Throughout much of the past bull market, it was the use of historically excessive leverage in a historically low interest rate environment that drove up prices to all-time highs and drove cap rates to all-time lows. As we’ve noticed this past year, during which losses for our heavily leveraged financial institutions have reached unheard of levels and continue to mount, leverage cuts both ways. When the bubble bursts, the same system that facilitated extraordinary heights yields depressing lows.
From the Current Issue
Workforce housing has become an increasingly popular agenda item among urban planners, government administrators and housing activists, who hope that by providing units with designated mid-market rents, they can attract and retain teachers, nurses and municipal workers in their cities. In recent years, institutional investors, too, have endorsed workforce housing projects and, in doing so, found socially conscious profits in the investment. The onset of the credit crisis, however, has been a game changer for this property type.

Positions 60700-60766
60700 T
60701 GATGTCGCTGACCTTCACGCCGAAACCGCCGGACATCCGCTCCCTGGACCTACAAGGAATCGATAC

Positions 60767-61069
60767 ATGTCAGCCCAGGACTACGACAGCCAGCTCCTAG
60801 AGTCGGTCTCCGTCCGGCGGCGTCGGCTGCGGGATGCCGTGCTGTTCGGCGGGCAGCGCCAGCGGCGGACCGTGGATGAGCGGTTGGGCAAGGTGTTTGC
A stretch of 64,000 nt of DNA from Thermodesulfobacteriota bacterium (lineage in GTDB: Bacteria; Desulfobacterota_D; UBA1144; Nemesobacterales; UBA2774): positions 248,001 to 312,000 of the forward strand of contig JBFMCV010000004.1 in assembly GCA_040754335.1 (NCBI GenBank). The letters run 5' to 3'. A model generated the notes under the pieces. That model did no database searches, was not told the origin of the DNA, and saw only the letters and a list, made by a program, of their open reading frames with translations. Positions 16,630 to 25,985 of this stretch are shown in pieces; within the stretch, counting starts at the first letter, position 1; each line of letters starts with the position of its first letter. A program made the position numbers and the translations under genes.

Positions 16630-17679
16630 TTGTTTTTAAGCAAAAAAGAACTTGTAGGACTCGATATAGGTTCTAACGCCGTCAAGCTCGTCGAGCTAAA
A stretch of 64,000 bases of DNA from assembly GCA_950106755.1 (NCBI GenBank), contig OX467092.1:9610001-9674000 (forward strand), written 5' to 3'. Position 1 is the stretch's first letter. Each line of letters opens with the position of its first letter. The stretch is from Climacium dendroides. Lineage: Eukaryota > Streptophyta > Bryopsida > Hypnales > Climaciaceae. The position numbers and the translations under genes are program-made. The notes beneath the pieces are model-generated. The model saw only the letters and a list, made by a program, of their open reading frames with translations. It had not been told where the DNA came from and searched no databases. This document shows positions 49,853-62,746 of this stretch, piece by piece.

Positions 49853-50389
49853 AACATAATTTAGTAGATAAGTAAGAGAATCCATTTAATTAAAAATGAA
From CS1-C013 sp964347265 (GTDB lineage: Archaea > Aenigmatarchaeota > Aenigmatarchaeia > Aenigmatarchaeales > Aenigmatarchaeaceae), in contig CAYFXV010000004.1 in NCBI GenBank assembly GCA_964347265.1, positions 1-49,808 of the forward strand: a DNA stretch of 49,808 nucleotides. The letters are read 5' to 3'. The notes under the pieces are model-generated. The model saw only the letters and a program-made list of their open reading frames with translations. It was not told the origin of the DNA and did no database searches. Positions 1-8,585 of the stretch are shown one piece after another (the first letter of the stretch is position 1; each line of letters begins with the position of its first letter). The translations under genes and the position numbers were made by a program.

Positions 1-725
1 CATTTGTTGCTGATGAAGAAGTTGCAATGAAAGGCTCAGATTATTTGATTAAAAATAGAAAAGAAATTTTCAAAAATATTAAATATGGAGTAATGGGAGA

In the first of several U.S. government economic interventions, the Federal Housing Finance Agency took Fannie Mae and Freddie Mac into conservatorship in September, wiping out shareholders but guaranteeing the companies’ debt in order to save them from collapse. Now in the government’s hands, the companies have taken steps to keep mortgage borrowing costs low. Meanwhile, investors are left wondering what all this means for them.